Except for the dryers being infamous for not performing their most basic task – drying –students at the Sogn Student Village near the University of Oslo were happy with how the laundry system worked. Just swipe your laundry card and run load, and the charges are conveniently billed along with the rent. Neat. But of course, all good things must come to an end.
The university had decided to spend roughly $14 million on a new accounting/payment system. The large company responsible for this system shall remain unnamed, but the new system turned out to be an array of Seriously Annoying Programs. Amongst its effects, such as delayed salaries, was the fact that it couldn’t communicate with the laundry system. Unknown to most of the inhabitants of the student village, dark times were looming.
The first signs of change were the glass cabinets containing routers and the CAT5 cables being connected to each machine appearing in the laundries. Shortly thereafter, letters containing instructions for the new system were sent to all the inhabitants. Sadly, intention and reality were quite far apart in these letters:
Step One: Your Laundry Account
It seemed simple: go to your nearest laundry, insert your card, and a receipt with your username and password will be printed. Sure, one might react to the fact that you need a username and a password in order to do your laundry, but the company responsible was building a system for the new Miele-nnium. Of course it didn’t take too long for the small box printing receipts to run out of paper. And that packs of hapless and soon-to-become smelly students couldn’t do laundry, because how can one do laundry without any paper receipts?
Step Two: Login Fails
For the few lucky who were able to get a username and a password, the next step was to log in to a web-based system in order to prepay for using the laundry. For the user’s convenience, the username consisted of 20 uppercase letters and was case sensitive, looking somewhat like this: ASIHATETHISSYSTEMFH.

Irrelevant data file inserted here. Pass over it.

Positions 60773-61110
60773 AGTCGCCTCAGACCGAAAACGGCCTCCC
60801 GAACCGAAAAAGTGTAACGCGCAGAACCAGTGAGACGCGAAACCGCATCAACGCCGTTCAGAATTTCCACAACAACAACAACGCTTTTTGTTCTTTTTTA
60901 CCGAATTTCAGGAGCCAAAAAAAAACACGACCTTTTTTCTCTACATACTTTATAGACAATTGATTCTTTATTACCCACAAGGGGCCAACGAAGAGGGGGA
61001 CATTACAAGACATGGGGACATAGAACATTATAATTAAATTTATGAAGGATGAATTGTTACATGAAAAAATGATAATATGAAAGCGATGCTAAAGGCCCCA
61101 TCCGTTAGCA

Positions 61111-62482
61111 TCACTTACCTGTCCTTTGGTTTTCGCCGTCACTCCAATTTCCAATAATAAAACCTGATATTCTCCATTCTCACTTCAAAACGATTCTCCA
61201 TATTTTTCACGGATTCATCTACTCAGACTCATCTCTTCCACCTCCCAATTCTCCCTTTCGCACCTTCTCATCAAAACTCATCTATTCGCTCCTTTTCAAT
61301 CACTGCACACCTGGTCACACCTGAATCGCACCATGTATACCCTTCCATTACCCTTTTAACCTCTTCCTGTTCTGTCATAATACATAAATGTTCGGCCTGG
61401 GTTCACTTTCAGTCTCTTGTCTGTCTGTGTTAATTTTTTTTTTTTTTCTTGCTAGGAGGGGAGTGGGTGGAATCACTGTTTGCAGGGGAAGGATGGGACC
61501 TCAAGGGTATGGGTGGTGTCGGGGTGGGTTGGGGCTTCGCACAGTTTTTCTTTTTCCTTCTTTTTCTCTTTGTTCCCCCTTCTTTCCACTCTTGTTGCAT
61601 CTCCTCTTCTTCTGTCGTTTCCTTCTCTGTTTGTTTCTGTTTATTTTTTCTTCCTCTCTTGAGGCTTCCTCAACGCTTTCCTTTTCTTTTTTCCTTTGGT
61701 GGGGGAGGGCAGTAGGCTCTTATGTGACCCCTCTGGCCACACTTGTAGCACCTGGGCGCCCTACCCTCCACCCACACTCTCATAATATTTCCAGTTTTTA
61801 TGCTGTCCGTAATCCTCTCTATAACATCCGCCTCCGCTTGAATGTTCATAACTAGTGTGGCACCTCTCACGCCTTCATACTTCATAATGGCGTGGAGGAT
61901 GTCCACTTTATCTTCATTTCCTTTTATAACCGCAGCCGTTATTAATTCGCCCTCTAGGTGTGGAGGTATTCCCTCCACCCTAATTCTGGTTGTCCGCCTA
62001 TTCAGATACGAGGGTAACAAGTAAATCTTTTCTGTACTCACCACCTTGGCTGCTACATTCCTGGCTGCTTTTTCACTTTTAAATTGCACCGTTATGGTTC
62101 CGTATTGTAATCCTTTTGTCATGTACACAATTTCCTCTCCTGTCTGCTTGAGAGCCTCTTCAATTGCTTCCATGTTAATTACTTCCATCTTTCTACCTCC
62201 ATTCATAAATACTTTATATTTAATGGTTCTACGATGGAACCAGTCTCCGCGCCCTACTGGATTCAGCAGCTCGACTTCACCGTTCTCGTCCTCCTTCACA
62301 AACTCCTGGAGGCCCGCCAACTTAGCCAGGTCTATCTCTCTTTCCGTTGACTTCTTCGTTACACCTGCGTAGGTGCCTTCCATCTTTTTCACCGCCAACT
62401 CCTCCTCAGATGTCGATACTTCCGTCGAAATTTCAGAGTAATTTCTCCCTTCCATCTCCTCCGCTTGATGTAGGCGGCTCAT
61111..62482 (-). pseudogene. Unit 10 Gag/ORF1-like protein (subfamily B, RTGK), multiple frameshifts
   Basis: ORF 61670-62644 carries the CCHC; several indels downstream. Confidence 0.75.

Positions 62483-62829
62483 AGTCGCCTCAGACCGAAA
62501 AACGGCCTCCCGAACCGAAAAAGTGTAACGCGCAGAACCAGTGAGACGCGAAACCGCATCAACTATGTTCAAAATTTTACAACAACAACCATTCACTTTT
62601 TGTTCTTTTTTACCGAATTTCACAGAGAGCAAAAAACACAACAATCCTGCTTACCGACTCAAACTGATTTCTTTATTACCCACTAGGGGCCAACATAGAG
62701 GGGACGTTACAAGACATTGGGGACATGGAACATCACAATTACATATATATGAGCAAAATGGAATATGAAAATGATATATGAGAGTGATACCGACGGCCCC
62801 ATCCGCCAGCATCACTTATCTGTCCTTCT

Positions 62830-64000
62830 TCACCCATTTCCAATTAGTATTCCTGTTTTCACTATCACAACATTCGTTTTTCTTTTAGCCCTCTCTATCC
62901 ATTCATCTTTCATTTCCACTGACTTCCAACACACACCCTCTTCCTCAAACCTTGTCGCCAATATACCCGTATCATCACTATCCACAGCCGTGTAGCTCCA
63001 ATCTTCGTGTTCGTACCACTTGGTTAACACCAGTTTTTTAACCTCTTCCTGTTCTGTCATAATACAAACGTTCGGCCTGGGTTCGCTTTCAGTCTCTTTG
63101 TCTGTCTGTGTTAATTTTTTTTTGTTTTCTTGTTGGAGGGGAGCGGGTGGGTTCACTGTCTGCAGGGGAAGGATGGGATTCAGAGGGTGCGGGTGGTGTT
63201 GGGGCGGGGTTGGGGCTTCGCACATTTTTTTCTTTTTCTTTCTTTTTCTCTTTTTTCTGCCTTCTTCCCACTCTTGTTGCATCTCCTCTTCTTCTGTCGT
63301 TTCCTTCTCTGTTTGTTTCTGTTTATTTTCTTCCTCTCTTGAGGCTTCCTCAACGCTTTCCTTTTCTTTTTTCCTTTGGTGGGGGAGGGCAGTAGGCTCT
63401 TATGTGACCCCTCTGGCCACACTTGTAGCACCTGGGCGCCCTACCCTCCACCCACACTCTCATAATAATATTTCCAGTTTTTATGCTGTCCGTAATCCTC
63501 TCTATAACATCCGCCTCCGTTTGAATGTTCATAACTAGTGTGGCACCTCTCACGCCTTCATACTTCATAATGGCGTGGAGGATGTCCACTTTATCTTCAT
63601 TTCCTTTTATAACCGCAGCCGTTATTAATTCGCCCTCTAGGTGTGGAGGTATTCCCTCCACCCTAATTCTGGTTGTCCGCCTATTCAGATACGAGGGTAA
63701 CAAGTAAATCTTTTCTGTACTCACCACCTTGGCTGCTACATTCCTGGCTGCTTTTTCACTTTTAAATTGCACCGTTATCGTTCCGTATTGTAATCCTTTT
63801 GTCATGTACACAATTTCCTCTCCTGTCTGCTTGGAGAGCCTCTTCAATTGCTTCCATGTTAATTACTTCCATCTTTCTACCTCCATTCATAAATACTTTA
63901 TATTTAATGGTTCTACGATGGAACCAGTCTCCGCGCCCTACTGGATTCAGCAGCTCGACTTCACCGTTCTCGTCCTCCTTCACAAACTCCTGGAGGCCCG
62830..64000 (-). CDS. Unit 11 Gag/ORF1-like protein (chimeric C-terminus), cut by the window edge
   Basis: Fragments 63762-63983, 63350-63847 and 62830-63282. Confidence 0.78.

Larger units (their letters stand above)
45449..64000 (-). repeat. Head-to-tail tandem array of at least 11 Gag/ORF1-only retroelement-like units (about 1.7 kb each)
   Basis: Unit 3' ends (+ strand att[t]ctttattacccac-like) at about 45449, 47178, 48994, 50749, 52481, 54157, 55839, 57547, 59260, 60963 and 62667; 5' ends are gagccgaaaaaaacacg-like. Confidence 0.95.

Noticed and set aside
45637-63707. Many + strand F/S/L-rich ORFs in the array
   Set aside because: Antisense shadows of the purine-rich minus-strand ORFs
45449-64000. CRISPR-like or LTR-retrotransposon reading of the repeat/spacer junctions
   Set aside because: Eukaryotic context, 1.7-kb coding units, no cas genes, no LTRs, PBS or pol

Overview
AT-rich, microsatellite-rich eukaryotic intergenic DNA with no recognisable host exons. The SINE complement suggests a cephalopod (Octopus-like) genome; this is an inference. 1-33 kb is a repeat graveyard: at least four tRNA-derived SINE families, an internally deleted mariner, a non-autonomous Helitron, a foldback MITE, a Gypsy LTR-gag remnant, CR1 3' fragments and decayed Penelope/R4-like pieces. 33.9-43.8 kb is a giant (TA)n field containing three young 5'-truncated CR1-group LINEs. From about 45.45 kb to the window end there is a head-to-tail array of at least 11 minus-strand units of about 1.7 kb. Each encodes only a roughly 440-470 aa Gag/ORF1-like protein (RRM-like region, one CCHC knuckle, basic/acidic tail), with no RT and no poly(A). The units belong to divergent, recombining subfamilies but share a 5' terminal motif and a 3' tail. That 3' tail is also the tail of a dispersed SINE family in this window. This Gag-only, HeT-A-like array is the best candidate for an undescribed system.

We should really give credit to the developers for thinking scalability, as a 20 character username will handle 10^28 users. Which is also about 10^18 times the number of humans on earth. Logging in, of course, failed for many users because 0's, O's, 1's and l's were indistinguashable.
Step Three: Install the Required Updates
As the login problems spread frustration among the poor inhabitants, the university was helpful enough to compile a how-to guide for logging in. As with other systems of such brilliance, it only worked in Internet Explorer. In addition, the helpful guide showed you how easy it was to install the required updates/patches on your computer needed to do your laundry. Slowly, the inhabitants were able to access their laundry accounts, except of course for Mac/Linux users who now could be recognized by the swarm of flies surrounding them.
Step Four: 8.333333 Machines, Please
As the web-based personal laundry administration system revealed itself to its users for the first time, relief spread among the inhabitants. It was simple enough. Fill your account with a certain amount of money using your credit card, then wash. Naturally, the pre-defined amounts you could choose from was not dividable by the cost of a single machine use, leaving many to wonder how to spend the last .333333 washes. The natural solution to this problem was of course to include a payback system into the web administration application, so that the inhabitants could get their remaining $0.566772 transferred back to their bank accounts. Neat.
Step 5: Reservations: Blocking the Machines for those who Need it
The web-based system had a neat feature: you could reserve a machine for a certain time (though washing without a reservation was still possible). Neat? Not at all, and some simple math explains it.
Let’s say a machine takes 1 hour, and I reserve it from 12:00. This means that after 11:01 nobody could start a new machine, as it would crash with my reservation. On average, this would cause a half hour idle period for each reservation, or a 50% drop in efficiency. This of course assumes that you actually use your reservation. If not, you simply blocked the machine for an hour or two for those who needed it.
Step 6: Profit?
To this day, the poor inhabitants of Sogn Student Village are still stuck with the nightmarish system. Some new habits have evolved, such as learning how to renew the washing machines’ IP addresses by disconnecting and connecting the network cable whenever there is a “network error” on the machines’ displays. In addition, organized protest groups have put up posters around the village complaining about the system.
Organized protest groups are generally considered a sign of bad usability, but I guess there’s a limit to how much you can expect from a $14 million system. And of course, the dryers still don’t dry.